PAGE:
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Sunday, June 1, 2014

Manohra: The Tale of the Kinnari

The marvelous Bunditpatanasilpa Institute's Dance Troupe from the Ministry of Culture of Thailand also put up a performance of Manohra on that night; only a vignette however as the full dance drama would take hours.

Manohra is a traditional dance drama popular in southern Thailand and northern Malaysia, but the folktale is also known in Cambodia, Indonesia and Myanmar (Burma). In Malaysia, the dance is performed only in the east coast states of Kelantan and Terengganu but is gradually fading away, unfortunately. The title, Manohra, refers to the name of the main character, the youngest of seven Kinnari princesses.

Manohra, like all her sisters, is a chimera - a bird-human hybrid. A male of the race is known as a Kinnara or Kinnon in Thailand. The Kinnara is the archetypical lover, a celestial musician and dancer. The character of the Kinnara is illuminated in this passage from the Mahabharata (taken from Wikipedia):

       We are everlasting lover and beloved. We never separate.We are eternally husband and wife, never do
       we become mother and father. No offspring is seen in our lap. We are lover and beloved, ever
       embracing. In between us we do not permit any third creature demanding affection. Our life is a life of
       perpetual pleasure...        

Not surprisingly, the Kinnara is a symbol of enduring romantic love in Burmese culture. Although these lines are from the Mahabharata, the story of Manohra is not found there.

The Kinnari is depicted as having the torso of a woman and the lower half of a swan or a long-legged secretarybird in traditional Thai art and sculpture. In Burma, both Kinnara and Kinnari are depicted as humans with wings and fabulous tail feathers. There is no iconography of her in Malaysia, as far as I know. However, in my retelling of the story of Manohra in Eight Jewels of the Phoenix, she is basically a woman until she puts on her magical 'forest clothes' and is able to fly. This depiction of her is consistent with folklore as well as the dance. A Kinnari is not only able to fly, she can cross the boundary from this world to another mythical world called the Himaphan forest; the home of all the Kinnaris and Kinnaras.

In Thai culture, a Kinnari represents feminine beauty, grace and accomplishments, especially in dance, song and poetry.

A brief summary of the story: Every night of the full moon, Manohra and her sisters make it a ritual of visiting a beautiful pool in a secluded forest. One night, a hunter called Buntarik spots the seven Kinari sisters taking a bath and captures one of them. Manohra is taken to the Royal Court and offered as a gift to the crown prince, Phra Suthon. The hunter is of course well rewarded by the prince for such a fabulous gift. While she is in captivity, the palace handmaidens hide her magical forest clothes to prevent her from escaping.

Manohra's beauty and her grace as a dancer wins the love of the prince and he announces that he intends to marry her. This incurs the wrath of the royal priest and minister to the king, Brahmin Purohit. But the minister has to bide his time until a neighbouring kingdom (probably the Khmer Empire) declares war and Phra Suthon has to go to battle.When he is away, the king has a prophetic dream. Brahmin Purohit, the minister, warns him that the dream is a portend of great misfortune and the only way to avert it is to sacrifice Manohra by fire... In order to save Manohra, the handmaidens return to her her forest clothes and the Kinnari flies away to safety.  When Phra Suthon returns from war and finds Manohra gone, he is distraught and sets out to find her...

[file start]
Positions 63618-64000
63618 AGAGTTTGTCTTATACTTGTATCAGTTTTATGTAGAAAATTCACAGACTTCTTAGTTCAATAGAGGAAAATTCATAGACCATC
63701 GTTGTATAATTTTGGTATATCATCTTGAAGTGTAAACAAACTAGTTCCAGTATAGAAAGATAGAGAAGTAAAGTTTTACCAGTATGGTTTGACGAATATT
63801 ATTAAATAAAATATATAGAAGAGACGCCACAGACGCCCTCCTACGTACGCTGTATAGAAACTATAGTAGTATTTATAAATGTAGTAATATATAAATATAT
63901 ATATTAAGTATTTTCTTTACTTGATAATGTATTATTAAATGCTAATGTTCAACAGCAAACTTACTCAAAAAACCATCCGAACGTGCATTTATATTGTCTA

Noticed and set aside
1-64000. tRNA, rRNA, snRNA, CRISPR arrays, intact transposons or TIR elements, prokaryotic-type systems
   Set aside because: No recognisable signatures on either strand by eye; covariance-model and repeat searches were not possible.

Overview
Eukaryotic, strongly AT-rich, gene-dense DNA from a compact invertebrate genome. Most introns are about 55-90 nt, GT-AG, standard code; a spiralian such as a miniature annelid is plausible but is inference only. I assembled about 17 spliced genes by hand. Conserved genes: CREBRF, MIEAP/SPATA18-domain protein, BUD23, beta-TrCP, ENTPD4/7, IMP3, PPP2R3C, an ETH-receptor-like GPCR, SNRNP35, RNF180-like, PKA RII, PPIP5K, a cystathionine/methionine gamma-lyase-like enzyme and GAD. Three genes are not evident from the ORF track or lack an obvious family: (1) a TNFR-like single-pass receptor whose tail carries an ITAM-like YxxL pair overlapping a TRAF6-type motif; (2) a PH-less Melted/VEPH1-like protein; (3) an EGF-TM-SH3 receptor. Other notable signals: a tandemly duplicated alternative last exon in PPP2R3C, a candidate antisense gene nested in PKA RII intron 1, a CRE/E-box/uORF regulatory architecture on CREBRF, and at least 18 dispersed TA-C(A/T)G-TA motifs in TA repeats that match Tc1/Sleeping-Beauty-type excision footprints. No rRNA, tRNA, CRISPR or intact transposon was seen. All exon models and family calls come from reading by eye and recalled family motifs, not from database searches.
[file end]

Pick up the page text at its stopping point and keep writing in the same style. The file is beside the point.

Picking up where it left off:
The story of Manohra is thought to be based on Indian folklore and the Jataka Tales, with plot twists added by ancient Thai-Malay culture. It could be the origin of stories such as Swan Lake. In India, Manohra is Manohara, Phra Suthon is Prince Sudhana and the Himaphan Forest is the Himavanta Forest. But the folklore and dance of Manohra achieved it's fullest expression in Southeast Asia and is relatively unknown in India.

 Different variations of this story of seven bird maidens (usually cranes in Japan, Korea and China) or sometimes seven fairies, taking a bath in a forest pool and the youngest one being captured by a hunter or a fisherman occur in folktales from Japan and Korea all the way to the Philippines and Borneo. However, the version of the story in these countries are simple folktales - the man steals the crane maiden's magical cloak and keeps her captive on Earth.

Kinnari and Kinnara in flight. The depiction, according to
Burmese tradition, is by Aung Min Min

The story of Manohra on the other hand is high drama - it has a captive princess who can fly, a valiant prince, a war, a scheming priest and court intrigues, a perilous quest and an enchanted forest... For more information, refer to my previous post Adapting Asian Folktales for Children's and YA Literature 5/31/13 .


Julia Dutta said...

Tutu, this exceptional write with pictures reminds me very much of the northeast India culture. Indeed, the Khasis of Shillong seem to come from this culture. Besides, these folk takes resemble Manipuri folk tales, even the dance is graceful and colourful as it exists there. What a wonderful write.
Love :)

tutudutta said...

Thank you so much for the insight, Julia and the compliments too. I never knew that the story of Manohra could have originated from northeast India, Manipuri no less...

Unknown said...

Wonderful! It fills me with melancholy to learn that this celebration of story is fading. Is there nothing in the world sacred?

Hui Min said...

An informative article and an enjoyable read :)

tutudutta said...

Thank you, Hui Min. Appreciate the time you took to read the post! Thank you also, Robert Hartley. As I mentioned before, this art form is alive and well in Thailand!